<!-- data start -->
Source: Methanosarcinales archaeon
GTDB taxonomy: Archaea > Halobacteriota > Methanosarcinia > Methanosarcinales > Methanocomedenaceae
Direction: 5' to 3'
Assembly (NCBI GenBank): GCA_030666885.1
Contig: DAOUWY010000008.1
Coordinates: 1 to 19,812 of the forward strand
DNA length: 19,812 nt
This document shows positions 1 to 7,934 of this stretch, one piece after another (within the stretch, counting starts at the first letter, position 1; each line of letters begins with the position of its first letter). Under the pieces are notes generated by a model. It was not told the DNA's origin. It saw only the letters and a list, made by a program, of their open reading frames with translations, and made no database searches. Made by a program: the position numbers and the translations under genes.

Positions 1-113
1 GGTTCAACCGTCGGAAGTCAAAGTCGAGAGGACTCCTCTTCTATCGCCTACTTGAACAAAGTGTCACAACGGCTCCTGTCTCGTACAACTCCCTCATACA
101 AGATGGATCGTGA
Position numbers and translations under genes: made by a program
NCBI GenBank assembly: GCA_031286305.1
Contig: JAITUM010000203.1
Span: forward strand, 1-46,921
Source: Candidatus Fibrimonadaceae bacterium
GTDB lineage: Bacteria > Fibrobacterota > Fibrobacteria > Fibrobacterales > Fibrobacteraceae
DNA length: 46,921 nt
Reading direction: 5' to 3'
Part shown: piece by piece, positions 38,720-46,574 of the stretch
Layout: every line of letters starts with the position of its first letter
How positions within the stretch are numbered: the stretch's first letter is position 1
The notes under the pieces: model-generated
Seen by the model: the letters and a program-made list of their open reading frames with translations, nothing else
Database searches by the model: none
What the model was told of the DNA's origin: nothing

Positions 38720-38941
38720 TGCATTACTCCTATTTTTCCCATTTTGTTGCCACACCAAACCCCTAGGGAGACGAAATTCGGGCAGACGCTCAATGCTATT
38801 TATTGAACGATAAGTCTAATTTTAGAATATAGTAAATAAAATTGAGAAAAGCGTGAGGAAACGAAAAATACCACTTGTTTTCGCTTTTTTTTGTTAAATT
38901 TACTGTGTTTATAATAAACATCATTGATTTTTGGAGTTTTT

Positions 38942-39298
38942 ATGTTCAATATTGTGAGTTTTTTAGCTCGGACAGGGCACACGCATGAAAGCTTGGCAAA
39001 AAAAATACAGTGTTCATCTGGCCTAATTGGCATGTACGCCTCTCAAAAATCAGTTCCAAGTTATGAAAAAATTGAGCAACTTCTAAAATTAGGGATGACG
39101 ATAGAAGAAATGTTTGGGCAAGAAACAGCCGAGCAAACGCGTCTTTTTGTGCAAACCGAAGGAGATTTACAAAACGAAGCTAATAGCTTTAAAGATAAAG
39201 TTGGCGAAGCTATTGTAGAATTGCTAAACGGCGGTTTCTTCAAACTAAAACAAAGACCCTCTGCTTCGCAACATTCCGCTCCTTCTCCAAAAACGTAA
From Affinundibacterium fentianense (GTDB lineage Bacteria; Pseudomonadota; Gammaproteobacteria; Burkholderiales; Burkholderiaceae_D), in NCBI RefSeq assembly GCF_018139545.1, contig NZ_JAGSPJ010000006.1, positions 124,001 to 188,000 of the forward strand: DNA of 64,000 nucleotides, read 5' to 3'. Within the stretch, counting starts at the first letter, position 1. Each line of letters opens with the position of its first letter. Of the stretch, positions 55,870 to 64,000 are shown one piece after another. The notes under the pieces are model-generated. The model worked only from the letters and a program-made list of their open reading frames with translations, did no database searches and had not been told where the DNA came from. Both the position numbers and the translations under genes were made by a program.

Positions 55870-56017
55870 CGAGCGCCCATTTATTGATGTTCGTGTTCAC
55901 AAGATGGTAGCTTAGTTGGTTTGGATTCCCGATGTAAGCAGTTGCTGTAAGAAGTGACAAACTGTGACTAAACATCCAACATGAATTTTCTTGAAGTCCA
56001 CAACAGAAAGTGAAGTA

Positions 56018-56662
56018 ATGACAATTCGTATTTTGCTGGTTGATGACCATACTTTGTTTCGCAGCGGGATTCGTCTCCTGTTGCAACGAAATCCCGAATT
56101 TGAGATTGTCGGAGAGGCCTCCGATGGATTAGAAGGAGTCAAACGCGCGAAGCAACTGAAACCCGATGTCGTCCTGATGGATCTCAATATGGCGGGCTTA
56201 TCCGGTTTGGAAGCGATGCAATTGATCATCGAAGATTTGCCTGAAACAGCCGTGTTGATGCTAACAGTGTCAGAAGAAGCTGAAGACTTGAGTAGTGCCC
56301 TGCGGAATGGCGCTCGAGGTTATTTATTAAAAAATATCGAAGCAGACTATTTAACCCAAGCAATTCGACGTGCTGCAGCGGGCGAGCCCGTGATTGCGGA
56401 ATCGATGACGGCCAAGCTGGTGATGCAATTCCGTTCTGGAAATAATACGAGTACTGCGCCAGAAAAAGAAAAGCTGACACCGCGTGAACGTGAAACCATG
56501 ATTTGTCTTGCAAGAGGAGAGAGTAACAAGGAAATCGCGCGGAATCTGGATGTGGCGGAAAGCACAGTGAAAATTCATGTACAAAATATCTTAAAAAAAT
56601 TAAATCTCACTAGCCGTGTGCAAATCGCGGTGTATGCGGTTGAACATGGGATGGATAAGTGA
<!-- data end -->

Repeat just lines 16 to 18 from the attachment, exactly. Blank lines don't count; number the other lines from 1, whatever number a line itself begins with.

Source: Candidatus Fibrimonadaceae bacterium
GTDB lineage: Bacteria > Fibrobacterota > Fibrobacteria > Fibrobacterales > Fibrobacteraceae
DNA length: 46,921 nt